Congratulations! If you are reading this page, it means you have decided what to study and where to apply for graduate school. Maybe you based this decision on research you gathered at this resource center, in attending an Idealist.org Graduate Degree Fair for the Public Good talking with admissions staff, asking people in your network, or through other methods.
However, if you have jumped ahead and want to apply for schools without having researched your options, then it's a good idea to take a step back and at least read this overview of all the things you should do to research your options and prepare for school. Have you considered all your options? Or have you overlooked options like studying part-time, joining joint-degree options, discovering a school you haven't heard of, or entering a degree program that—on the surface—doesn't look like an obvious choice? Whatever the case, you owe it to yourself to understand all the opportunities open to you before making such a giant commitment of time and money.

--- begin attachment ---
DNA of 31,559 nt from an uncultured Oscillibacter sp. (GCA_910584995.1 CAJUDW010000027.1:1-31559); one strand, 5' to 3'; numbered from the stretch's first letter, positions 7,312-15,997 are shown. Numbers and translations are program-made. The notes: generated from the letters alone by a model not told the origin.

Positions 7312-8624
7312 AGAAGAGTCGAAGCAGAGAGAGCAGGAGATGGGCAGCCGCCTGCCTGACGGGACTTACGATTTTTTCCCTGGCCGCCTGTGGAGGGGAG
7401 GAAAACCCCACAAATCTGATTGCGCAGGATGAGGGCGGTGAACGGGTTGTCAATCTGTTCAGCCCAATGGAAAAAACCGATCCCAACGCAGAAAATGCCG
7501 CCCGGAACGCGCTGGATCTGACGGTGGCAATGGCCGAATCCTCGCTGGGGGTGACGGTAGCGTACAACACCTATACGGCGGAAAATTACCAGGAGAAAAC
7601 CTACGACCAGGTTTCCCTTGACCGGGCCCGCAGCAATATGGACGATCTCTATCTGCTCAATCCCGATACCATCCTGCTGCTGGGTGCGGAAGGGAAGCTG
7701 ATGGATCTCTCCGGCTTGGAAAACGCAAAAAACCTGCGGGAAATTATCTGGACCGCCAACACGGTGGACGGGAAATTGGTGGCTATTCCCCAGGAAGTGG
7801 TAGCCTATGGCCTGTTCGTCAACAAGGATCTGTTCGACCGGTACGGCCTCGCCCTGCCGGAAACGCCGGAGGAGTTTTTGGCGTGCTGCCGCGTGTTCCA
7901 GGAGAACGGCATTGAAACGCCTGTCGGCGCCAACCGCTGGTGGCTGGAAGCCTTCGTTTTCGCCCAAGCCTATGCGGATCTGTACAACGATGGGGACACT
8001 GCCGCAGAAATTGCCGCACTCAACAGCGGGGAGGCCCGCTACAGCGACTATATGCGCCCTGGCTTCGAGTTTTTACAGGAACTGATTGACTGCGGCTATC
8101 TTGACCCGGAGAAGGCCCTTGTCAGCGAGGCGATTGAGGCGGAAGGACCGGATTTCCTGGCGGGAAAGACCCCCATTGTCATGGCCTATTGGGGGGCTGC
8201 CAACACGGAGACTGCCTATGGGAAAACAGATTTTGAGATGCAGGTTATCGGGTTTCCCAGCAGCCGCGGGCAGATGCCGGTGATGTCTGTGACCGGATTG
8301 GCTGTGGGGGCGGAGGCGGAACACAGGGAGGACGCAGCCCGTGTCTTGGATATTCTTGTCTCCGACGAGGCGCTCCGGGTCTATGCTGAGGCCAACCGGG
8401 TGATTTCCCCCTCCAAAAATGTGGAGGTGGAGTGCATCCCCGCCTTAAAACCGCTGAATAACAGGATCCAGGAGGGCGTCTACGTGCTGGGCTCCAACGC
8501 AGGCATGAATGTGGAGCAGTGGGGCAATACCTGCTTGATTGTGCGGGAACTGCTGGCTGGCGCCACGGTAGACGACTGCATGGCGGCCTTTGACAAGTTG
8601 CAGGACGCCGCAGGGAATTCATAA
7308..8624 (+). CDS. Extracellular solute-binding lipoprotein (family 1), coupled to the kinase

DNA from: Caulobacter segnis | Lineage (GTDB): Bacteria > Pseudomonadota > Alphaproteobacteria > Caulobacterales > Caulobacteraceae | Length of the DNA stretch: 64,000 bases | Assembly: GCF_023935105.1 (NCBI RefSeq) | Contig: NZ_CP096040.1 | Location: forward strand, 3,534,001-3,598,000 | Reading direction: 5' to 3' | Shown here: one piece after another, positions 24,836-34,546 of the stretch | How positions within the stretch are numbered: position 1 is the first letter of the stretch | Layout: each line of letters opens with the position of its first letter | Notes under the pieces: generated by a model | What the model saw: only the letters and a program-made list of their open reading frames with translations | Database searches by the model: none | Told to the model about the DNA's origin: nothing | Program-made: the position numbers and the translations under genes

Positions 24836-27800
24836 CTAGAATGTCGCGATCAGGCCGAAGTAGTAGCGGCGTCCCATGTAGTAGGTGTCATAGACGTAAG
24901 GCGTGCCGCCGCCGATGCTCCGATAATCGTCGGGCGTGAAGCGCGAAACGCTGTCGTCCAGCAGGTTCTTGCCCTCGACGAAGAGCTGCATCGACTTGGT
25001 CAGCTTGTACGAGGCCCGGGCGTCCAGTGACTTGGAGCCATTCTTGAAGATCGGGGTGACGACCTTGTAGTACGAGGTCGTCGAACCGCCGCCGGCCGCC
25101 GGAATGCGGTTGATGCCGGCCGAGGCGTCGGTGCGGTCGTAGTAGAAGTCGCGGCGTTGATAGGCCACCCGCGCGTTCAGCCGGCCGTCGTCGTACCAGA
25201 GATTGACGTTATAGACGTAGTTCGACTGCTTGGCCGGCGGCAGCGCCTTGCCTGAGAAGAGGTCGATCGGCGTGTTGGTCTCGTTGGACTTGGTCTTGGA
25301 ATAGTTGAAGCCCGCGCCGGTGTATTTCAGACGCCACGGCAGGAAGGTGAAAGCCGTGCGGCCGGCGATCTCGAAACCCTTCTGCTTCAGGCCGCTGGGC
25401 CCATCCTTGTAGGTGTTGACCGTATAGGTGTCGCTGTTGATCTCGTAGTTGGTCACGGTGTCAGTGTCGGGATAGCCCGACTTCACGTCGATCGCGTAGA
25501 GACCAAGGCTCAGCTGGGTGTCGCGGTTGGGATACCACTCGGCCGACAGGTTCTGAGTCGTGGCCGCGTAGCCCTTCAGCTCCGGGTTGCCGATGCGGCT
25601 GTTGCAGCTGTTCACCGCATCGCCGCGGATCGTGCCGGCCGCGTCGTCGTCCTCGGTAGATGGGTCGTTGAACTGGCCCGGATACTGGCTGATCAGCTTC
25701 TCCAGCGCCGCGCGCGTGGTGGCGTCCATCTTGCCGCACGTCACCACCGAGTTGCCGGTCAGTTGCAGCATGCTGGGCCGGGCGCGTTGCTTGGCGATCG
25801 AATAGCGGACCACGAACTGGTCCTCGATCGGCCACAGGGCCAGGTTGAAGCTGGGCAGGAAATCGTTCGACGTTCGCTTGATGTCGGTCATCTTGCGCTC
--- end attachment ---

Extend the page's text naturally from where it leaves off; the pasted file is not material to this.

For those who are ready, on to the business of applying!
The admission and application process involves more than taking tests, writing an essay or two, and completing the application and hitting "submit." Yes, admissions offices do have a checklist of materials they require of applicants, and there's advice below about how to ace the steps of the application, but your admission and application process involves so much more. Applying to grad school should also involve interacting with the admissions office, understanding the priorities of the admissions committee, finishing up prerequisite courses, making up for weaknesses in your application, and finally, gathering and submitting the requested materials.